Father’s Day Financial Lessons

by TTMK on June 10, 2013 · 11 comments

Money Doesn't Grow on Trees!With Father’s Day soon to be upon us, it’s a great time for each of us to be thankful for everything our good old Dad did for us.  As I reflect upon this, there is much I can be thankful for.  While most of this is not money-related, there has been quite a bit of good financial advice from Dad that I do remember.  And yes, I’m glad I got this priceless advice.

Thinking through a lot of the things I recall him saying, some lessons in particular jump out at me.  Here are some that resonated with me, that I’ll share.

Financial Lessons from Dad

Money Doesn’t Grow on Trees

It’s a time-honored saying from fathers to kids.  In my home when growing up, it basically meant that money isn’t something to be taken for granted, so spend it wisely.  A related lesson is that one must work for money, and usually this means hard work.  So, don’t spend frivolously!

Make Your Savings Automatic

You know, he gave me this advice a long time ago, and I’m not 100% sure how this was done back then.  Today, we can set aside money pre-tax and build up our 401(k) accounts.  The main idea here was that we should set the money aside so we don’t spend it.  If it’s not there, it can’t be spent! It was also a suggestion to him on money in marriage, that if it’s saved up front, there is less money to overspend.

Education is Critical

This was very beneficial advice that I’m glad I followed.  Going to college was a given; there was never a ridiculous debate on whether or not college is right for me.  It was an absolute requirement.  I believe this to be excellent advice that applies even more so today, though in this environment people need to be more careful than ever to focus on ROI while avoiding student loan debt.  Nonetheless, going to graduate school was a very helpful move for me, and again this was based on the mindset toward education instilled by him.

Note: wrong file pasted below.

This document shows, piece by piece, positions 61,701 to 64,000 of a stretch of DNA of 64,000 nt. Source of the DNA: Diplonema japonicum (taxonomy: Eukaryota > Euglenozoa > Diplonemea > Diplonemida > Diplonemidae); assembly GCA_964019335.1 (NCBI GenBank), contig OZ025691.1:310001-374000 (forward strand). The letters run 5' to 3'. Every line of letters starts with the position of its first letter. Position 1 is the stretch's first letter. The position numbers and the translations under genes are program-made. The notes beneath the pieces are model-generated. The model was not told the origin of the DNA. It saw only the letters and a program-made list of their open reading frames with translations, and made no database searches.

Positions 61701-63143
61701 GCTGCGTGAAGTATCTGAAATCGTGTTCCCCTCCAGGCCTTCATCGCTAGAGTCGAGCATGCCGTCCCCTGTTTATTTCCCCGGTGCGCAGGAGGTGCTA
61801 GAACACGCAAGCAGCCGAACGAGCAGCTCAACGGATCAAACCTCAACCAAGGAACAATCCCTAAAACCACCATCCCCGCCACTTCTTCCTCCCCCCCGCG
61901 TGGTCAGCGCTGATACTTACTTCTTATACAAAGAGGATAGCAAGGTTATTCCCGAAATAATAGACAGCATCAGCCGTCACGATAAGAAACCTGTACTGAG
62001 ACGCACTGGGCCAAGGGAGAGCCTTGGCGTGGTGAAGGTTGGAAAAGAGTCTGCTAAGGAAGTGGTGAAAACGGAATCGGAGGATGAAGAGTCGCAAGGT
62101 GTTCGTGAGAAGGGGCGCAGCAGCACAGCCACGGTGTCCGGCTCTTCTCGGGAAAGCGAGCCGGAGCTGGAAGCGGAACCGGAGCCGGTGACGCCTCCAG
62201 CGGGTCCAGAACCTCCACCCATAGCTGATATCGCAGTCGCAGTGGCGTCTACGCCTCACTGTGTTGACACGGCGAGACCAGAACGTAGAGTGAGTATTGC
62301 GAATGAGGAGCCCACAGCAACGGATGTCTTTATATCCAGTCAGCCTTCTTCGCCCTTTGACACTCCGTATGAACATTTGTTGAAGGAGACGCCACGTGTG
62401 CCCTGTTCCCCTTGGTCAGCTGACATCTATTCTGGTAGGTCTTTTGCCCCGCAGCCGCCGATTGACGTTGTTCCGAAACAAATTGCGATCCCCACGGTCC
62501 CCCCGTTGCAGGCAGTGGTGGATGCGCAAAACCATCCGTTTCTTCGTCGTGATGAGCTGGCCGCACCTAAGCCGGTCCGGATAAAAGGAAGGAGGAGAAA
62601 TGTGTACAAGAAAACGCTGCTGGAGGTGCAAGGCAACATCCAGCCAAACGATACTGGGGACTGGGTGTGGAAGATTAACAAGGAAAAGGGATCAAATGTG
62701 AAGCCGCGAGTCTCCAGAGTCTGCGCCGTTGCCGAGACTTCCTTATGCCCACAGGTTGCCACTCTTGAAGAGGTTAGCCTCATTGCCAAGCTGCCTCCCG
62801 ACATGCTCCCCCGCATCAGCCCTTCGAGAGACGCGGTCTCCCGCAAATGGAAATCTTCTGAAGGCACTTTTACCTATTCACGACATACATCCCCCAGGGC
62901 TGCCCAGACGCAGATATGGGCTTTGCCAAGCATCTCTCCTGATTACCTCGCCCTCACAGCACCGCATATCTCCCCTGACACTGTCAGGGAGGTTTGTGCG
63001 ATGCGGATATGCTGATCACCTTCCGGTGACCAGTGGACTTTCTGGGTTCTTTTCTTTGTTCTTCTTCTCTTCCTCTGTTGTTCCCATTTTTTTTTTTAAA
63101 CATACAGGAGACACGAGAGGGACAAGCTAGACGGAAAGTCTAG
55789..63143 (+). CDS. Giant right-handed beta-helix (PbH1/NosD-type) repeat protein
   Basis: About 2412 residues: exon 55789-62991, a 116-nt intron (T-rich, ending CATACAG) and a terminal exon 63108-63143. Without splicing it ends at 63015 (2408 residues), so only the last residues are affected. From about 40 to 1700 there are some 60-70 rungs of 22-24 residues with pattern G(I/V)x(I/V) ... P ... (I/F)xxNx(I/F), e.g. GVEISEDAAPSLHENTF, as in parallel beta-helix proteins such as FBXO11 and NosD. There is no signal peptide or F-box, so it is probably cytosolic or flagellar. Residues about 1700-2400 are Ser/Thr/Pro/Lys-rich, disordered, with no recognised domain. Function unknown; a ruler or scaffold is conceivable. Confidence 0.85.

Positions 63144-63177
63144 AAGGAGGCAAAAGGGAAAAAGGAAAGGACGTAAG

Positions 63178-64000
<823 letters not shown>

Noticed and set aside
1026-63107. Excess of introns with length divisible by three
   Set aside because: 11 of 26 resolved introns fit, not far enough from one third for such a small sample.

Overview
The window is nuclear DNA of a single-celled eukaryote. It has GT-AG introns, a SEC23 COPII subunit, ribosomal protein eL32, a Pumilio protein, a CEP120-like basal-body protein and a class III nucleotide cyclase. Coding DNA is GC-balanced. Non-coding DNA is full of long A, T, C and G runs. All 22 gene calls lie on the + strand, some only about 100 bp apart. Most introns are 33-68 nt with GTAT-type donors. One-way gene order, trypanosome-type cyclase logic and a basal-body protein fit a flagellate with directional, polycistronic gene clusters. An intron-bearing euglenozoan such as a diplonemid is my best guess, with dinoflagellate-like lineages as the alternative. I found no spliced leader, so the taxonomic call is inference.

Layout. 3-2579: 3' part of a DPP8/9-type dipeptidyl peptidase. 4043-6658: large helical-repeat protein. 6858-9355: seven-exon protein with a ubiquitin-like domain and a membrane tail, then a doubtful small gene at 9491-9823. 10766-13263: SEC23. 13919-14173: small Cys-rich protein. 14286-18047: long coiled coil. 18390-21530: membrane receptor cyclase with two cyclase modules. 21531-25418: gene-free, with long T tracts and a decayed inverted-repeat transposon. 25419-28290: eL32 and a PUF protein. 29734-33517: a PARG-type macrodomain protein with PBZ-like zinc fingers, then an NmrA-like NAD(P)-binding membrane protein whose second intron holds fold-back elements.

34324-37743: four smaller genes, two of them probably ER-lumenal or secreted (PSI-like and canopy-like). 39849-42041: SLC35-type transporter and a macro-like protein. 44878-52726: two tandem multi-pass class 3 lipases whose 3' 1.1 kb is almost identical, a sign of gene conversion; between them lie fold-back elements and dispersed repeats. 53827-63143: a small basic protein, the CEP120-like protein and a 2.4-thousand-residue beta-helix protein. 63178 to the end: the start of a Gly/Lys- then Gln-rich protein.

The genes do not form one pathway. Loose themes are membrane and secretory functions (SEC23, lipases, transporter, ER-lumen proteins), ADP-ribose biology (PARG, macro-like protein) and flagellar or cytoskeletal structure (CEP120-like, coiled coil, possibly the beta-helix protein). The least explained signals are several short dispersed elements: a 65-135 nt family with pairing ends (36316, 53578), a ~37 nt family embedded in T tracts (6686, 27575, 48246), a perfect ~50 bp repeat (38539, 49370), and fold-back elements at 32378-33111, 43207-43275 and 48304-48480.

Buy a Home and Stay in it Long-Term

Excellent advice, in my view.  Unfortunately, I didn’t follow this, as I’ve had a few moves.  As I’ve found out, there are transaction and other costs to moving.  For my parents, it worked out that they lived in the same home for over 30 years before finally moving and downsizing.  When younger, I thought being mobile was the way to go, and staying in one place for many years was outdated.  I now see it his way, and realize I was wrong.

Nobody Cares More About Your Finances That You Do

Another way to say it is that the person who has your back is you.  When it comes to our money, it’s up to us to look out for our best interests.  Those close to us will care about us and want us to do well, but the majority of people out there don’t really care.  Actually, most of the world is trying to make money for themselves and their own families.  Many of these people would love to separate your money from you, in order to make their own lives better.  Thus, it’s vital to take responsibility for your own finances, and be vigilant and aware.

Big Hat, No Cattle

He seems to like this saying, though I recall him saying it more some years back.  What this means is that there are plenty of people out there who act like they have a lot of financial success, and spend money to make this look real even if it’s not.  They just have this strong desire to look successful and prosperous, even though they are not super successful and just making ends meet.  It can be easy to worry about what they’re buying, and then try to compete.  However, spending money to do so is foolish, and we should just focus on our own needs instead.

Life is Short, So Enjoy It